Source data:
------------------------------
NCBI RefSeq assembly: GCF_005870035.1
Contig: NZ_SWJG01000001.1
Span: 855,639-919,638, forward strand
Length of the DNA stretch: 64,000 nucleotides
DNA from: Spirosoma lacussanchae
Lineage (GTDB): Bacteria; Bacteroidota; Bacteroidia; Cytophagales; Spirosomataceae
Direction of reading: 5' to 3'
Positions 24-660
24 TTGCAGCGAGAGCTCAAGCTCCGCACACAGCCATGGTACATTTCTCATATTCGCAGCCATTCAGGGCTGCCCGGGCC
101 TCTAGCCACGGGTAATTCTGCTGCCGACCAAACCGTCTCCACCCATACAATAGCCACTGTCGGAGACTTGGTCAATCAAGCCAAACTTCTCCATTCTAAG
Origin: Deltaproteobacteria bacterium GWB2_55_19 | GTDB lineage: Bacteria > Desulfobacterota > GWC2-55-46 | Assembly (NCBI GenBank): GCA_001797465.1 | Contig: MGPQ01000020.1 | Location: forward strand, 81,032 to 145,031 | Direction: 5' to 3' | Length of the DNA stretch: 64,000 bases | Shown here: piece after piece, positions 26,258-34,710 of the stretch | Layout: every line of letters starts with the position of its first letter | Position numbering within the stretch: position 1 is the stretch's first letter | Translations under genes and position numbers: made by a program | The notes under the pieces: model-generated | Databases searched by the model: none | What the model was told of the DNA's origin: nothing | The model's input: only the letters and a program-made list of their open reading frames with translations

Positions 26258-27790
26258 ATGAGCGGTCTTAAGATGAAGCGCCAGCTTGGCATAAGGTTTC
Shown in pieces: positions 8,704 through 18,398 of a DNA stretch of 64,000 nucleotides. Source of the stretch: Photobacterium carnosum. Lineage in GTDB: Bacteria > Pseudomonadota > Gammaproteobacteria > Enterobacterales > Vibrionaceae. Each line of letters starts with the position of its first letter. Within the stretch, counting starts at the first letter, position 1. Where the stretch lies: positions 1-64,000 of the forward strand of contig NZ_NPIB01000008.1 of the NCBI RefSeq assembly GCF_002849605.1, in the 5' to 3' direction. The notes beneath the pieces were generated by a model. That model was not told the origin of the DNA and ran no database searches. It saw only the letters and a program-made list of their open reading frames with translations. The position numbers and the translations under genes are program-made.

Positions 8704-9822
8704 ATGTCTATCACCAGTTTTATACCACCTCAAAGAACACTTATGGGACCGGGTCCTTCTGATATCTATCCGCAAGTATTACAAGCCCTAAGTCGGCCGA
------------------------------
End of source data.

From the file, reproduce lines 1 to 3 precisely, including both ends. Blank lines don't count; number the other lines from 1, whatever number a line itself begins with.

NCBI RefSeq assembly: GCF_005870035.1
Contig: NZ_SWJG01000001.1
Span: 855,639-919,638, forward strand